About the year 1862, Jacob Dunaway entered into partnership with Jacob Ward for the buying and selling of cattle. Ward was a wealthy farmer, living some three miles south of Virginia on the Jacksonville road. He was an old settler, a man of excellent judgement and a successful money maker. He was a member of the Cass County commissioners court for a term and filled the office to the satisfaction of the people. Cattle were bought in large numbers and brought into the county and delivered to the farmers, who fed them at an agreed price, per pound, for the gain the animals made and when fattened were shipped to market. Jacob Dunaway had in his employ his nephew Allen Dunaway, his brother James Dunaway, his friend William Milstead, and others. Under this contract many thousand cattle were bought and sold, and the business ran along until about 1865, when the partners disagreed and each began a law suit against the other. Before the time came to try these suits, the parties concluded to refer a settlement between them to the decision of William E. Milstead, who was a shrewd business man and a warm friend of each of the disputants, he having been in the employ of Ward as a farmhand when he was a boy. Milstead heard the evidence, but before he made his decision, the parties concluded not to allow the matter to proceed farther and Jacob Ward began a chancery proceeding for an accounting and settlement in the Circuit Court. His attorney was Garland Pollard assisted by Henry E. Dummer and Dunaway was represented by Henry B. McClure, of Jacksonville, who was the most painstaking lawyer the writer ever knew. The case dragged on from year to year. Edward P. Kirby, of Jacksonville, took the evidence. As Jacob Dunaway had had the management of the business; had employed and paid the help, and knew all the details from beginning to end, while, on the other hand Mr. Ward had entrusted the management to Dunaway, the result might have been known to a certainty from the beginning; Mr. Ward was unable to establish anything wrong in the account; the case went against him, and the costs thousands of dollars, were saddled upon him, which were paid the year of his death.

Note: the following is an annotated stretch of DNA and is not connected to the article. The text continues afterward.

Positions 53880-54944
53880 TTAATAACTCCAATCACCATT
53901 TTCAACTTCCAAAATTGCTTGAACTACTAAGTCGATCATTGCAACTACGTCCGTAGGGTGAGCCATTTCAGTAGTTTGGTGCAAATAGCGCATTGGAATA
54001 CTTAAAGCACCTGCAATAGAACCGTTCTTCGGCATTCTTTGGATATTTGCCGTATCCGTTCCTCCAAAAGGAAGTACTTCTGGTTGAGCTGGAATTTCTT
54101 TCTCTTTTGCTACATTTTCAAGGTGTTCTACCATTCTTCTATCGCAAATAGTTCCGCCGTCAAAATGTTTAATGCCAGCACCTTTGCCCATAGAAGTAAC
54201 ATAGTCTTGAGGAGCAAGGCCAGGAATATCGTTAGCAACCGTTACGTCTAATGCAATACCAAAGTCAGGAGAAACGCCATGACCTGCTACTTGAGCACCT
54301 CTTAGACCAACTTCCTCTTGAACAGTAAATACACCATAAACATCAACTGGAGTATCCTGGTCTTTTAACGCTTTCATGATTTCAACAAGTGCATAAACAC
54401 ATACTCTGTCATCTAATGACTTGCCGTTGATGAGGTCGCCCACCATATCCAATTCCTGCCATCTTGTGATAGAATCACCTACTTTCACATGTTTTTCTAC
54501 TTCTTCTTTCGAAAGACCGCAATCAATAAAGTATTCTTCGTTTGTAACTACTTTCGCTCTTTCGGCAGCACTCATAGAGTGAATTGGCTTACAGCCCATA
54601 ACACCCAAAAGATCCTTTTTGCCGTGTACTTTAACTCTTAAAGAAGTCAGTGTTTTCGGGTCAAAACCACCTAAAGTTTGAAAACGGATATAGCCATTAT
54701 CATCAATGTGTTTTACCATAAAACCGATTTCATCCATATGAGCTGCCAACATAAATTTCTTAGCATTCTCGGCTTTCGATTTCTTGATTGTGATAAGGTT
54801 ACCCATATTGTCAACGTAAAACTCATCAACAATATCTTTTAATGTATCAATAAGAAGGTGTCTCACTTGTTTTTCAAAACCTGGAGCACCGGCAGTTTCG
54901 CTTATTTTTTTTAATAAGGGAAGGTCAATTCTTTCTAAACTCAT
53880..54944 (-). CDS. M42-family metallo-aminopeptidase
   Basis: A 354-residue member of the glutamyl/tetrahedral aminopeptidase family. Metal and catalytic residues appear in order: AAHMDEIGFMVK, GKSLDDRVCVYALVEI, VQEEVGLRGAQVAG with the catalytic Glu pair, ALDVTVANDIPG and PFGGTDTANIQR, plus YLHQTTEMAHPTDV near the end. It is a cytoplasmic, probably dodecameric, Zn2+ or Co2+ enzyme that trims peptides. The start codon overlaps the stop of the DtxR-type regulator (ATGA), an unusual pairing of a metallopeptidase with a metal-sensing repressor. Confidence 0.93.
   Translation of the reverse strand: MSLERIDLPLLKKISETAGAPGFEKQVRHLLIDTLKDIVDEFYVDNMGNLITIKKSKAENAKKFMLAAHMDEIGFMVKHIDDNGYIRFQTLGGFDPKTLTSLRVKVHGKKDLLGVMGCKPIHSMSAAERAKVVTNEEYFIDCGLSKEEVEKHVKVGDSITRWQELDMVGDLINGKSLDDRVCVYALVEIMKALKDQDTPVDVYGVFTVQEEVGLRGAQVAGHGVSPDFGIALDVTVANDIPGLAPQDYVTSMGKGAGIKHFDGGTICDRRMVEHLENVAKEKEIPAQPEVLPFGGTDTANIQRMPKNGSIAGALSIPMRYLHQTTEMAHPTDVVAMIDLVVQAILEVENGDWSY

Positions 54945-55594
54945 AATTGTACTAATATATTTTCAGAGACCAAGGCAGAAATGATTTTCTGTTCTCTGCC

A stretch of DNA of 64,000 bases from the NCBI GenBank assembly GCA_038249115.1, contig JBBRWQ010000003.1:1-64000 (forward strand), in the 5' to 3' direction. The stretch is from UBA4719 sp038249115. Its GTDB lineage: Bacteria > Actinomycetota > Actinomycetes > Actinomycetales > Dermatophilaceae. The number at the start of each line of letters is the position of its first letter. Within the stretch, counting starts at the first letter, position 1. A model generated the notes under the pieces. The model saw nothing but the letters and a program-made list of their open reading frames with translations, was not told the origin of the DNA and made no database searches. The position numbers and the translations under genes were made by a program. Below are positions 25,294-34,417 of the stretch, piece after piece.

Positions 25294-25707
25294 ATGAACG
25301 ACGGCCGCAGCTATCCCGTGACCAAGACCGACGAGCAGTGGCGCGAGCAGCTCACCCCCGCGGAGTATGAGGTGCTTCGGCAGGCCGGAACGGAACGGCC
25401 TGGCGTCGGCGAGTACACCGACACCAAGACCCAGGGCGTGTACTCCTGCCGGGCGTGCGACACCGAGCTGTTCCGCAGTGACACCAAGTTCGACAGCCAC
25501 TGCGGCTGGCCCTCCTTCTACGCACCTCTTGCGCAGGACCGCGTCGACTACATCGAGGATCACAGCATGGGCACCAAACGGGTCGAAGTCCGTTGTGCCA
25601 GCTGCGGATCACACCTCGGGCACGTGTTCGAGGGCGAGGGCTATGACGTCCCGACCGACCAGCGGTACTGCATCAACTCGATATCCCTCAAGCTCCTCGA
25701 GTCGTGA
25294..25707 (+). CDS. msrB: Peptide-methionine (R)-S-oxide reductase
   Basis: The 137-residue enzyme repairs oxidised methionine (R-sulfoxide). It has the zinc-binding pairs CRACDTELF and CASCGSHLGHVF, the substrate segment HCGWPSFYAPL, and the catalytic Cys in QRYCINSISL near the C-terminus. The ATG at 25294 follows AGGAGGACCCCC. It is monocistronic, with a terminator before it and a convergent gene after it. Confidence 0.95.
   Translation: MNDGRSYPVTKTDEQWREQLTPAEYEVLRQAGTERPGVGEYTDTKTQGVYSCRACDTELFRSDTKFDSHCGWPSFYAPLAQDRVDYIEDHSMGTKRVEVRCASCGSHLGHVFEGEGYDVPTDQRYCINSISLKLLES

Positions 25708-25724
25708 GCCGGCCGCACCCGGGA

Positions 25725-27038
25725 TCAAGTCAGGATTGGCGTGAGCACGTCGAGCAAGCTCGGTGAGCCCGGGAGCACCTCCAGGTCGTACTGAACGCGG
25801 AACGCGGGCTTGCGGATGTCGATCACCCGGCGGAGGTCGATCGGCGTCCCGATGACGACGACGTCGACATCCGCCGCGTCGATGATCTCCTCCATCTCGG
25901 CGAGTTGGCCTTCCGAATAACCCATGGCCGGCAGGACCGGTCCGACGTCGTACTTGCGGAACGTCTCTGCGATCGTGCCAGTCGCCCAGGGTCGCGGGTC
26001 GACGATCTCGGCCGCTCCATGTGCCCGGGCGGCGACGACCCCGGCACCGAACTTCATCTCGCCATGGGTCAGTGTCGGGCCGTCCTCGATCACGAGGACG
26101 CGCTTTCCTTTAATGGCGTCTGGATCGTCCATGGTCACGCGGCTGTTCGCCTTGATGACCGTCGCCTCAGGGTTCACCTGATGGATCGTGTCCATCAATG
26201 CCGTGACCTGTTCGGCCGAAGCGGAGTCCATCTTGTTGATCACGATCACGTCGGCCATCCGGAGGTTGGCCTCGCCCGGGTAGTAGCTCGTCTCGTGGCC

Gambling is the curse of this age. It has been denominated a disease by some philosophers; if they are right, the disease should be classed with cancer which it so much resembles. Its germs permeate all classes and conditions; it is found in all climes and among all people. The zealous female, inspired with the zeal of the christian to convert the world to Christ, sails over the high seas to the remote islands and finds prospective converts, without clothing, and confirmed gamblers. The common gambling dens exist in all cities and large towns, and in the smaller places the games are played in box cars and upon fair grounds, or in the lofts of livery barns. The merchant church member, who stays out of gambling dens for fear of detection, will buy up pumpkins, and offer prizes to his liberal patrons if they can guess the number of the seeds within the shells. Christian women form clubs, and meet on periodical occasions to play cards for prizes, which consist of plated ware and such like commodities; after they have settled the matter of the winning of these prizes, it is in order for them to pass resolutions calling on the mayor of the town to enforce the ordinances against gambling, so that their losing husbands and brothers will have more money which they can get to pay fro the next set of prizes for their club. If their minister cries out against their sin of gambling, they get angry and wish him to resign his place or let him alone and "preach the gospel". Nearly every little town the size of Virginia has its "Board of Trade, headquarters" more properly denominated bucket-shops; here one may find a lot of farmers who ought to be in their fields like honest men, "buying" or "selling" oats, or corn, or short-ribs or some other commodity, hoping some sucker at the other end of the line may guess wrong, and lose. The Illinois November hog, standing amidst a surplus of corn, thinks his master a most benevolent gentleman for dealing so generously with him; within six weeks when the master has his knife in the throat of the poor beast, his liberality is explained. the master of the head department of the bucket-shop game, throw out the bait, which is grabbed up by the ignorant suckers; when they get "fat" enough to suit the taste of the fellows who put prices up or down according to their own sweet will, they rake in the suckers and take all they have and strip off their skin, just as the hog feeders do with poor ignorant grunters. It is impossible to squeeze out a tear of sympathy for these victims, for they were hoping to ____ some other fellow to the other end. A man who acquires the gambling habit, becomes worthless for any legitimate sober business; he wants something for nothing. Slow but sure gains are too dull for him, he craves excitement. A gambling merchant would not employ a gambler, as a clerk in his establishment, if he knew it. A careful man would not become the surety for a gambler, if he knew he had the disease. Very like the gambler is the speculator or plunger.